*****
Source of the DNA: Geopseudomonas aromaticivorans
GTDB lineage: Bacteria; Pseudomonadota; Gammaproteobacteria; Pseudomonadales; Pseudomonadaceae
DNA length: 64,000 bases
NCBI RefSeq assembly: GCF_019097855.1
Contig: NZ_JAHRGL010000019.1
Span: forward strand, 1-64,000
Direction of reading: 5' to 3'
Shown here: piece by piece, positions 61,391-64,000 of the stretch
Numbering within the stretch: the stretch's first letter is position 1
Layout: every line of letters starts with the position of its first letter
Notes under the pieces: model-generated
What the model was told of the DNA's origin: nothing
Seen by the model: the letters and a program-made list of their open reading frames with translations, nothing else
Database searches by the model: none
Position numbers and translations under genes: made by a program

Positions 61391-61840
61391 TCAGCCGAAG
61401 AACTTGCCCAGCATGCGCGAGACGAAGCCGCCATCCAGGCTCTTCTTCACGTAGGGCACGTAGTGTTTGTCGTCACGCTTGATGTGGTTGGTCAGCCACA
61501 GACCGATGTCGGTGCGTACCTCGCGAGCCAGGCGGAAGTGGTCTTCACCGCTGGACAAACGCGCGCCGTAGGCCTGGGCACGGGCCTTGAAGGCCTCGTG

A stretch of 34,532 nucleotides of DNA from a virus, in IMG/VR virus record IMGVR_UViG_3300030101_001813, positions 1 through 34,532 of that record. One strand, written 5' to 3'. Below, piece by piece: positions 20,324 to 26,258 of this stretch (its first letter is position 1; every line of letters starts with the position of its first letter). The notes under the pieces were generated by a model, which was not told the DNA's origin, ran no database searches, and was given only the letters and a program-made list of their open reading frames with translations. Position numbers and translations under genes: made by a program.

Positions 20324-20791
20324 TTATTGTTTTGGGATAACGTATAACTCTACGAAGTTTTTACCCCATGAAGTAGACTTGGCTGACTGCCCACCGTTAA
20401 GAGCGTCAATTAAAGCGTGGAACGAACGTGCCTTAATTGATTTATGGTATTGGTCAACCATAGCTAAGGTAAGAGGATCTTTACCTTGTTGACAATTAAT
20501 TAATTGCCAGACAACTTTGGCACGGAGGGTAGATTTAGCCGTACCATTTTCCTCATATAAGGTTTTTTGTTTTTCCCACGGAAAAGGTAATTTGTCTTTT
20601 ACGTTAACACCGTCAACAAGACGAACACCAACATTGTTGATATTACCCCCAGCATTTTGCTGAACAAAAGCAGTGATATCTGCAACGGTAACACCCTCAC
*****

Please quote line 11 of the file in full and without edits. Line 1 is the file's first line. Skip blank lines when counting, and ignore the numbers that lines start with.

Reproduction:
Notes under the pieces: model-generated